Shortchanging Charities

Americans will surrender their constitutional values if nobody acts to expand Charitable Choice.
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After days of argument, debate, and contention, we are finally prepared to issue our opinion: We approve of charitable donations. Some may question our stance, but we stand by it. Charitable donations are okay by us. This is about as bold as a group of 33 national leaders could be in mid-January as they tried to agree on how the government could help faith-based organizations serve the needy.

The participants were not all known for building consensus and are rarely on the same side of any church-state issue. Representatives came from Americans United for the Separation of Church and State, the Southern Baptist Convention, People for the American Way, Teen Challenge, the Freedom Forum, and Big Brothers Big Sisters of America. Everyone had veto power—unanimity, not majority, ruled the day.

Out of the meeting came several recommendations, none terribly remarkable. The largest governmental item was allowing deductions for charitable givers who do not itemize their tax returns. It's a good idea but hardly the stuff of "mobilizing the armies of compassion."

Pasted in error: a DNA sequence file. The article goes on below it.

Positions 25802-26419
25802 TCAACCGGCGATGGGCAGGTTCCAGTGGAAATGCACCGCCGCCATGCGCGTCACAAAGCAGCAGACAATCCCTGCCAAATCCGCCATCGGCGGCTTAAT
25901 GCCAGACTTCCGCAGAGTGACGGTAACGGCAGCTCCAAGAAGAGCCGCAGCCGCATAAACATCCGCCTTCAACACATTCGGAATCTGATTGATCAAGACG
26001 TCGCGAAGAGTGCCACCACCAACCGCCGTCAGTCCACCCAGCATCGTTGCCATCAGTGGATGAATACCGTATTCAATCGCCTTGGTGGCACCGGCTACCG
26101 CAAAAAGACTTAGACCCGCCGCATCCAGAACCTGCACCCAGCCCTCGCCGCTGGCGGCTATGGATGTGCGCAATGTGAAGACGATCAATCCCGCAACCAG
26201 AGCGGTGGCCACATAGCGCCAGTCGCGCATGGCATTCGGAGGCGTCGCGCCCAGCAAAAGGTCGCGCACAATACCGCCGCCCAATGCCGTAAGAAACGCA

Ronald J. Sider, president of Evangelicals for Social Action and one of the 33 participants, pointed out that the Senate requires only a majority vote—not the unanimity required by the group. "Therefore our recommendations represent the minimum, not the maximum, that is politically possible," Sider wrote. "It is simply nonsense to suggest that the minimal, unanimous recommendations of this exceedingly diverse group represent all that Senators [Rick] Santorum and [Joseph] Lieberman can persuade a majority to pass."

Unfortunately, the Senate wasn't willing to push any harder. The Santorum-Lieberman bill dropped not only the House bill's hiring protections for religious groups, but ...

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